The Second Quarter Business Expectations Survey will launch at the beginning of May. Interested carriers can sign up by clicking here.

Tonnage Up, Optimistic Capacity Expectations from Carriers reports on the results of the Transport Capital Partners Business Expectations Survey. The first quarter 2013 survey found that carriers are optimistic in their plans to increase capacity in the year ahead. Just over a third of carriers surveyed plan to add 5% or less in capacity, while 20% of carriers plan to increase by 6-10%.

The article also discusses the American Trucking Associations’ (ATA) For-Hire Truck Tonnage Index for February. The report shows that tonnage has increased four months in a row – something that has not happened since late 2011.

Bob Costello, ATA chief economist, is also optimistic:

“Fitting with several other key economic indicators, truck tonnage is up earlier than we anticipated this year. While I think this is a good sign for the industry and the economy, I’m still concerned that freight tonnage will slow in the months ahead as the federal government sequester continues and households finish spending their tax returns. A little longer term, I think the economy and the industry are poised for a more robust recovery.”

If you are a carrier interested in participating in future surveys, please sign up for our industry releases.

To learn more about carriers’ expectations for capacity increases, read the full article.

Increasing Rates and Profits Likely, Say Analysts

According to multiple trucking industry researchers, economy conditions point towards an increase in rates and profitability. According to the Business Expectations Survey, conducted quarterly by consulting firm Transport Capital Partners, two-thirds of respondents are “optimistic” that volumes and rates will increase over the next year.

“With the present tight supply of trucks, an increase of just 1% to 2% over forecasted GDP growth could spike rates upwards at any time, which would help to cover costs,” noted TCP partner Richard Mikes.

On the other hand, TCP partner Steven Dutro suggested that the limited availability of drivers and impending HOS rules could damper the benefits of a slowly recovering economy.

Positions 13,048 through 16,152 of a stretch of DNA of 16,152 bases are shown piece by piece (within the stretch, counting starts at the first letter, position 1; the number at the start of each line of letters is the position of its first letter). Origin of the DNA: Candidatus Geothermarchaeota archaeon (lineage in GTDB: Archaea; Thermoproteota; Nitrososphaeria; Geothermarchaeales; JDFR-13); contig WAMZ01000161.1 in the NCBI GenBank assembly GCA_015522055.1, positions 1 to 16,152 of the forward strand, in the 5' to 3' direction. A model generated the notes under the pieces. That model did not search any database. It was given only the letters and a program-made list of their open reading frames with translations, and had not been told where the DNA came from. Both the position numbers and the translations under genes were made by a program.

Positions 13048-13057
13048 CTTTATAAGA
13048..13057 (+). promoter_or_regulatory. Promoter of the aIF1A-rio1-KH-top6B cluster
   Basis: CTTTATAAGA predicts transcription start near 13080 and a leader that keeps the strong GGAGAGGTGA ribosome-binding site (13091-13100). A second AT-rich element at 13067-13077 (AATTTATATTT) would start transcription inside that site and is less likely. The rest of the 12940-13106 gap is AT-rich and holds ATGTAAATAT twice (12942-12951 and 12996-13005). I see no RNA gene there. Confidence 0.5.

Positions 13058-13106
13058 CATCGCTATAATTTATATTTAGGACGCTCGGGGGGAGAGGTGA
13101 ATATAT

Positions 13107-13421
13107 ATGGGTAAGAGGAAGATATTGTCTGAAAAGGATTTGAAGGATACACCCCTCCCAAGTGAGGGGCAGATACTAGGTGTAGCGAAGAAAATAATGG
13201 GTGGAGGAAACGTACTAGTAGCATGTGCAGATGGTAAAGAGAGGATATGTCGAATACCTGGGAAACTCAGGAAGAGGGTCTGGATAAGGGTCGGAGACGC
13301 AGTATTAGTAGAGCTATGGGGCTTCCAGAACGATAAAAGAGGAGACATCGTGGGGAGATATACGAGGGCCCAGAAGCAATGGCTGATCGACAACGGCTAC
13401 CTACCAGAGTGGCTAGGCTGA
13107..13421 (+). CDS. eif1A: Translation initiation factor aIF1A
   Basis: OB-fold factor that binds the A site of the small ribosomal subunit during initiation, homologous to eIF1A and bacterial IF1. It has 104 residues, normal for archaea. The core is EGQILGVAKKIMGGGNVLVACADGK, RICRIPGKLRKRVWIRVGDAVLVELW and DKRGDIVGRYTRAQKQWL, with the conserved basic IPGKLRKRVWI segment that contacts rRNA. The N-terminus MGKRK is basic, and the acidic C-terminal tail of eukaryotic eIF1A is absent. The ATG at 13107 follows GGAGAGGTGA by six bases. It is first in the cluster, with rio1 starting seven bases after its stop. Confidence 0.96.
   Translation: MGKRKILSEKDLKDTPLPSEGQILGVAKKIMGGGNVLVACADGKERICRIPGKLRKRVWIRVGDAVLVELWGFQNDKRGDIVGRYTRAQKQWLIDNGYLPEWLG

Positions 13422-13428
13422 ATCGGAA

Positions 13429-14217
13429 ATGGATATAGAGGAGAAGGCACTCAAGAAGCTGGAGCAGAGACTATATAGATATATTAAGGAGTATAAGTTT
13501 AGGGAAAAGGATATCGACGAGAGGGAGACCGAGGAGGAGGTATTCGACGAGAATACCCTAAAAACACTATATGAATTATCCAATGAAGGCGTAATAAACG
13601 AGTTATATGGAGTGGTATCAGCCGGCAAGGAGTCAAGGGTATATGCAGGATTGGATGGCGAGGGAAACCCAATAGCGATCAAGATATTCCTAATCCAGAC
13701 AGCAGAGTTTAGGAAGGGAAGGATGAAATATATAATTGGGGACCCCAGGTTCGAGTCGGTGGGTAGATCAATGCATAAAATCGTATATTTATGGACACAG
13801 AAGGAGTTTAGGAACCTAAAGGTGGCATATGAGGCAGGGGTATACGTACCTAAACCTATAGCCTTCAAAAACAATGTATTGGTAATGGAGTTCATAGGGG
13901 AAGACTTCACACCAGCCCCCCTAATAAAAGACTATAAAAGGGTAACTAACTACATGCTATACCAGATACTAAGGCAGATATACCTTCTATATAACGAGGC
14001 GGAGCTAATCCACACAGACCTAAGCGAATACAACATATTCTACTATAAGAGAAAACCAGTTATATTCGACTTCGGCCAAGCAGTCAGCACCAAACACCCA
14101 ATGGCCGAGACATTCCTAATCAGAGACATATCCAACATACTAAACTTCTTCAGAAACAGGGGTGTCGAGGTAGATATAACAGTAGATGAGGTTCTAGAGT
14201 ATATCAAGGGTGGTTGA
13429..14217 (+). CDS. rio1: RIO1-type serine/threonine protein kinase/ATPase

Read the full article at

Natural gas engines starting to catch fire in the truck-fleet market

Natural gas engines, both compressed natural gas (CNG) and liquefied natural gas (LNG) are gaining traction with carriers who are interested in “going green” and spending less on fuel. A recent article by Fleet Owner cites the findings from the 2012 survey on natural gas engines conducted by TCP and ACT Research. Over half of the carriers surveyed are considering at least some natural gas engines in their next purchase.  The article goes on to discuss many of the truck makers and engine builders who are meeting the demand for natural gas.

Want to learn more about the growing trend of natural gas engines? Click here to read the full article.


Sluggish Economy Continues to Weigh on Carriers

As reported by FleetOwner Magazine, a large number of trucking companies believe that freight volumes are likely to stay flat for the coming year. Carriers are split, on the other hand, as to whether rates will increase or stay the same, indicating uncertainty in the market. These findings come from the Fourth Quarter 2012 Business Expectations Survey, conducted quarterly by consulting firm Transport Capital Partners.

TCP Partner Richard Mikes notes, “Their volume and rate outlook does not bode well for cash flows and profits in 2013 for an industry under costs and availability pressure for drivers.”

TCP Parter Steven Dutro explains how this might effect wages: “Driver pay increases will be constrained by stagnant rates [so] it will be a tough balancing act for carriers to keep drivers.”

Read the full article here.